Until relatively recently, section 35 of the act permitted the Governor-General to disallow an act of the ACT government or to recommend amendments to a piece of legislation within six months of the Legislative Assembly enacting the bill. It is a matter of record that in November 2011 the Gillard Labor government passed through the federal parliament amendments to the self-government act which abolished the veto power and the power of the Governor-General to amend the ACT laws. In its place, a majority is required in both houses of federal parliament to overturn an enactment of the ACT. That act of this parliament was well received by all citizens of the Australian Capital Territory. The Governor-General infamously utilised the prior veto power in 2006 to disallow the ACT's Civil Unions Act 2006. I recall at the time the rush of enthusiasm within the ACT and, in fact, around the nation as the Civil Unions Act was passed into law. It gave great hopes to same-sex couples that they could at last have their relationships recognised by their government, the nation and the world. Unfortunately, both the optimism and the sunshine of this law were brief. This expression of self-government from the progressive ACT proved too unpalatable for the then Prime Minister, John Howard, and he stepped in to ensure that the ACT law was quashed. In doing this, he extinguished the hopes and dreams of thousands of Australians.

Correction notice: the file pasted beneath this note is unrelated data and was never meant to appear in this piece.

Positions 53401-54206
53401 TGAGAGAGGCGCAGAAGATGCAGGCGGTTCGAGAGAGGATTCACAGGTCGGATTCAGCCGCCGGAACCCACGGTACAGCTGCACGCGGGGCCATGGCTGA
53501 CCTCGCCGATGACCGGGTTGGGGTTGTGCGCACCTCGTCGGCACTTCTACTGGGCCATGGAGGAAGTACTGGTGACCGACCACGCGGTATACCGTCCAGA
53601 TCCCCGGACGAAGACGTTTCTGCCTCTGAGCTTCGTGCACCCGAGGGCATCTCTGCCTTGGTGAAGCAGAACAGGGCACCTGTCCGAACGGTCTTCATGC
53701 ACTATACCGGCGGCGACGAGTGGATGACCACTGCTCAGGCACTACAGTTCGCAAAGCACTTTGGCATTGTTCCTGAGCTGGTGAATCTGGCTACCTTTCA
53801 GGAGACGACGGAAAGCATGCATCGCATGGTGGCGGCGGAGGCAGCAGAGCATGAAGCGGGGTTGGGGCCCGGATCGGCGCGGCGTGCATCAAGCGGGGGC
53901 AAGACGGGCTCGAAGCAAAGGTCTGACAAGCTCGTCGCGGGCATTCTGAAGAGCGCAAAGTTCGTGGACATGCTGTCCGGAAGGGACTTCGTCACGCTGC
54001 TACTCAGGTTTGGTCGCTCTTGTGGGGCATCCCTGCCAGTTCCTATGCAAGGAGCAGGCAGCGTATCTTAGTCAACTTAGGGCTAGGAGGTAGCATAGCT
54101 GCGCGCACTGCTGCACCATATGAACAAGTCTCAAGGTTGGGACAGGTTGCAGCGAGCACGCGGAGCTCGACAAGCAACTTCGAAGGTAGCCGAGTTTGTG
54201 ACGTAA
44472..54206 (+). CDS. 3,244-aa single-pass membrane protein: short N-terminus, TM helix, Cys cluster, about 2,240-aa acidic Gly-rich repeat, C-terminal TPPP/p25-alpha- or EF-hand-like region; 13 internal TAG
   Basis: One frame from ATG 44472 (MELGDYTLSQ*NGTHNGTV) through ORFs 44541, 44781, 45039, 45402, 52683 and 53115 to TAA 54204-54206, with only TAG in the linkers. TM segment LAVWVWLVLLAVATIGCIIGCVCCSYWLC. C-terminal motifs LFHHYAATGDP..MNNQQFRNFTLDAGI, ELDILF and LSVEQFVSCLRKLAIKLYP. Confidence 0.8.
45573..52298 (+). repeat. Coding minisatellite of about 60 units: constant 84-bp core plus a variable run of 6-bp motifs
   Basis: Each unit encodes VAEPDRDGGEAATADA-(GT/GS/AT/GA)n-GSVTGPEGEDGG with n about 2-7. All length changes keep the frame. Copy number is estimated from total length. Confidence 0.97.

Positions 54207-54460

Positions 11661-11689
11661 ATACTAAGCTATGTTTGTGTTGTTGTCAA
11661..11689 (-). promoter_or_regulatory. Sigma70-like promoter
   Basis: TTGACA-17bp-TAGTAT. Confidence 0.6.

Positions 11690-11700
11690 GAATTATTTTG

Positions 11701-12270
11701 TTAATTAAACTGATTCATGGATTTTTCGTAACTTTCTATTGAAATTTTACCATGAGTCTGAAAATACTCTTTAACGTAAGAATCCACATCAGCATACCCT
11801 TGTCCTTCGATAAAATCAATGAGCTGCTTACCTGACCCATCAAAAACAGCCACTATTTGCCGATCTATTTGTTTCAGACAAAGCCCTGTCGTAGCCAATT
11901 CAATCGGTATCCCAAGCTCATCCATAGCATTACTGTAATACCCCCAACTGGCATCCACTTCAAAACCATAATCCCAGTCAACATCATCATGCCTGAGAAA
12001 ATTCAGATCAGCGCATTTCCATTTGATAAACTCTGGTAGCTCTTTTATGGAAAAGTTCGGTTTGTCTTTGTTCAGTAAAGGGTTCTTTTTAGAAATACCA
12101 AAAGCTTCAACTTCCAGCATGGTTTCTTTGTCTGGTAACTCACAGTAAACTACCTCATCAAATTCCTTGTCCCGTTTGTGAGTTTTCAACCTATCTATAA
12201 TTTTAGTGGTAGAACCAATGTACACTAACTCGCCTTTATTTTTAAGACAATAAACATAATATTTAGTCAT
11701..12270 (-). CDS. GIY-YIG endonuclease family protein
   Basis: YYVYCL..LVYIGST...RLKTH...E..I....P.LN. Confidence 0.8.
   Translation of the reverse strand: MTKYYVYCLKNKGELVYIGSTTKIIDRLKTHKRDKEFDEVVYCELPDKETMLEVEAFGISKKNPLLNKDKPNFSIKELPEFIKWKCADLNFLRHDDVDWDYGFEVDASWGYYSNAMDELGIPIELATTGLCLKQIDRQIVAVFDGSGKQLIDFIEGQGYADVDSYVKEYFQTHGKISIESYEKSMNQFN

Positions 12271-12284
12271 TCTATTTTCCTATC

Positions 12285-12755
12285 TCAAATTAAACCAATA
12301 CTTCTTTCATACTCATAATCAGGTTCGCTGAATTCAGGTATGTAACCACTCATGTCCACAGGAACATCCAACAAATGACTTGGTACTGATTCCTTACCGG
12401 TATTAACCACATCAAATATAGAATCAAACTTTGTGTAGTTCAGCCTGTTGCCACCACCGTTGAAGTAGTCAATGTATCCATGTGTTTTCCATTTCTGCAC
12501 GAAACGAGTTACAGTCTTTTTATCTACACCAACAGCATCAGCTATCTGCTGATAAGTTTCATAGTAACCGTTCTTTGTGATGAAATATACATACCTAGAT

Of course, 10 years later the issue of marriage equality continues to dog and haunt the coalition. History shows that a movement for equal rights can be resisted but, ultimately, can never be defeated. I am confident that marriage equality, if not within this parliament then in the next, will be delivered to Australia. Afterwards, many will asking, 'What was all the fuss about?' Nothing demonstrates the powerlessness of Prime Minister Turnbull—a Prime Minister who once proclaimed his support for same-sex marriage but has abandoned principle and instead now hides behind a process—more than the issue of same-sex marriage. Indeed, I recollect very well the Prime Minister's words when he spoke during the debate on my private member's bill in the 43rd Parliament. He had this to say: